Live Nation Entertainment President and CFO Joe Berchtold, SeatGeek CEO Jack Groetzinger, Lawrence bandleader Clyde Lawrence, and more on Tuesday testified before the Senate Committee on the Judiciary as part of a hearing entitled, “That’s the Ticket: Promoting Competition and Protecting Consumers in Live Entertainment.”
The hearing was prompted by the recent Taylor Swift Eras Tour pre-sale ticketing debacle during which Ticketmaster‘s sales platform was overrun by unprecedented demand, leaving countless would-be customers ticketless, prompting the cancellation of a planned public on-sale, and raising the ire of artists, fans, and politicians alike. The session called into question an alleged monopoly over the live entertainment market being exerted by Live Nation Entertainment, which was formed via a 2010 merger between Live Nation, the world’s biggest concert promoter, and Ticketmaster, the world’s leading ticketing provider, and has since become a virtually unavoidable power in the industry despite various efforts to loosen its grasp.
The representatives from Live Nation, SeatGeek, and Lawrence testified for the committee alongside fellow witnesses with varying perspectives on competition in the live music sector including Jerry Mickelson, CEO and President of independent promoter Jam Productions, Sal Nuzzo, SVP of economic policy think tank The James Madison Institute, and Kathleen Bradish, VP for Legal Advocacy at the American Antitrust Institute.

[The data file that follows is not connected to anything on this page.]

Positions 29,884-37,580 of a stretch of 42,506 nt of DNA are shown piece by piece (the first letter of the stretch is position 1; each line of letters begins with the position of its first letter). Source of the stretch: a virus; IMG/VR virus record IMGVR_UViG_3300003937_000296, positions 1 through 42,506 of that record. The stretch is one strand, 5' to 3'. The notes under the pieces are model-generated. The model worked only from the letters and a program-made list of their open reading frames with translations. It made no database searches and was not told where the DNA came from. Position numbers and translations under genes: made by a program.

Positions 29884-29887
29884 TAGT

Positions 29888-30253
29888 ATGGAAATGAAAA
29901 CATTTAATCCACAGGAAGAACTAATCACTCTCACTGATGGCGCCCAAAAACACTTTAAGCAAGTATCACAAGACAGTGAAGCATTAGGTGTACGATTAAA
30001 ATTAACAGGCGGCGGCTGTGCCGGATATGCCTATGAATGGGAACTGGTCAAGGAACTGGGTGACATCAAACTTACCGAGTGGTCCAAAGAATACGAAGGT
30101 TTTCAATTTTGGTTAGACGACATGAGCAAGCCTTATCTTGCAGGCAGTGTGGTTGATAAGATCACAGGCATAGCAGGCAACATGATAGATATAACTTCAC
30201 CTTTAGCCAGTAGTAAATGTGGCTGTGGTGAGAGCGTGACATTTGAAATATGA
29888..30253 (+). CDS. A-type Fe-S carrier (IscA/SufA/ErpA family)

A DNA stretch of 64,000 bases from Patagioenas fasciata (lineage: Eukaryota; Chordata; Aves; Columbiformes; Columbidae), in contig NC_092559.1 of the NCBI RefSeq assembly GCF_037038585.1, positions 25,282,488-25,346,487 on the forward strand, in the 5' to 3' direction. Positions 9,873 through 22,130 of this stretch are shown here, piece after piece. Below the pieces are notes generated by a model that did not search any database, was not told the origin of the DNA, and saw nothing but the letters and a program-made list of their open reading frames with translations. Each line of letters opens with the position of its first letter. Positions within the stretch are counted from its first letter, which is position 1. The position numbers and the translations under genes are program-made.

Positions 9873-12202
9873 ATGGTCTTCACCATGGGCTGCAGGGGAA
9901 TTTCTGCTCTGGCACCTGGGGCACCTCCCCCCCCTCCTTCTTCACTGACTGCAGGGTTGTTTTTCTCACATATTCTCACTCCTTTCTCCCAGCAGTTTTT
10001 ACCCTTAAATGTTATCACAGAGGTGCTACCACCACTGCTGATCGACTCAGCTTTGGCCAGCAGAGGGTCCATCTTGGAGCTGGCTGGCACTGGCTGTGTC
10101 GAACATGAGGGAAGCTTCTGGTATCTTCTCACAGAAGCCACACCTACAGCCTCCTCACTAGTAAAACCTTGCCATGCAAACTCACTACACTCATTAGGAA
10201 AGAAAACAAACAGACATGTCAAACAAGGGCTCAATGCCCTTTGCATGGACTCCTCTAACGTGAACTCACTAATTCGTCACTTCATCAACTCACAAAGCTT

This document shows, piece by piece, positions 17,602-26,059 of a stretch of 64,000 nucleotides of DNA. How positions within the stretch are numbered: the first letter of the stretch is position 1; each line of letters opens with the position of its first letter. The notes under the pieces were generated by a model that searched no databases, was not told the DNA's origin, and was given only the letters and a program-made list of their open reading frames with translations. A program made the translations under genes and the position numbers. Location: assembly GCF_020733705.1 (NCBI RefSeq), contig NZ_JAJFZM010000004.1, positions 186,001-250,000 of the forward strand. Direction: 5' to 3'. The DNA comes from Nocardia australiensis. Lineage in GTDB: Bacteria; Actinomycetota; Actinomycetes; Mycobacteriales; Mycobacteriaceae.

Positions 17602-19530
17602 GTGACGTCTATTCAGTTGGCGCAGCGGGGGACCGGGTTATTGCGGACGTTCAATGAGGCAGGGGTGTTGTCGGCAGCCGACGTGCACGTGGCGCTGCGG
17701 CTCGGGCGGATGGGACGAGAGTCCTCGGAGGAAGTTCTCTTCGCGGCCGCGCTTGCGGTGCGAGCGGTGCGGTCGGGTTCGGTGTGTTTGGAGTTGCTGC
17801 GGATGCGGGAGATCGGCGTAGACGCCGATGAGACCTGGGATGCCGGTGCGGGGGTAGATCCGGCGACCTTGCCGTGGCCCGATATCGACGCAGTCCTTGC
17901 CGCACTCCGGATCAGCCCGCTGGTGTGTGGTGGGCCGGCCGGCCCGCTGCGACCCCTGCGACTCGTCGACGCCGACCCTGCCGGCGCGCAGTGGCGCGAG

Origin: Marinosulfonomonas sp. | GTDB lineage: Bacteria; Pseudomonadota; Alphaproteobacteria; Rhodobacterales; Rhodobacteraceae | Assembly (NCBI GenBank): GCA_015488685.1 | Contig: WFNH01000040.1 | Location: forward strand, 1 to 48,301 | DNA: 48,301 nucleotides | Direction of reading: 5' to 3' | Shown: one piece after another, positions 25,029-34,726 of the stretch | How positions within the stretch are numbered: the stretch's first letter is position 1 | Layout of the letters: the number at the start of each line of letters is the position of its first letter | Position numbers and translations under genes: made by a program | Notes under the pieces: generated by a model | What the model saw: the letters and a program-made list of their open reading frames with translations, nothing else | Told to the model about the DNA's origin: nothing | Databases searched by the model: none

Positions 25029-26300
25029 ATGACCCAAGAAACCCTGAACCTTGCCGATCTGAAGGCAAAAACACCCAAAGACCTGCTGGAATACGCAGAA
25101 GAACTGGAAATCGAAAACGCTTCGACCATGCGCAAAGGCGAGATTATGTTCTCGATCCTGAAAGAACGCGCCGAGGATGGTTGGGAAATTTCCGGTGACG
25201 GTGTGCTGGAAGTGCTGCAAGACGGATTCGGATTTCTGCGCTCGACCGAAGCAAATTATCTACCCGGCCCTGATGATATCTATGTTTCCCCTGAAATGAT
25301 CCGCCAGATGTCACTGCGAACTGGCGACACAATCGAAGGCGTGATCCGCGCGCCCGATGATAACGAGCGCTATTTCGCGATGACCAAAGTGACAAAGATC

Many of the points made by the hearing’s witnesses hewed closely to the interests of the various entities represented, offering arguments the ticket-buying public has often heard before: The representatives from the anti-trust organizations laid out the reasons why Live Nation Entertainment was bad for competition, and therefore bad for our economy and its component consumers. LNE’s competing promoters and ticketing providers highlighted the ways in which the conglomerate unfairly gobbles up an overwhelming share of the market.
Senators from both sides of the aisle pressed Berchtold on the inequities in the ticketing market, seemingly emboldened by this rare instance of bi-partisan consensus on a legislative issue. Various fixes to various problems were proposed, from a legal mandate on “all-in pricing” to a block on transferring tickets to enacting decentralized, non-proprietary ticket-transfer platforms, though largely in theoretical terms.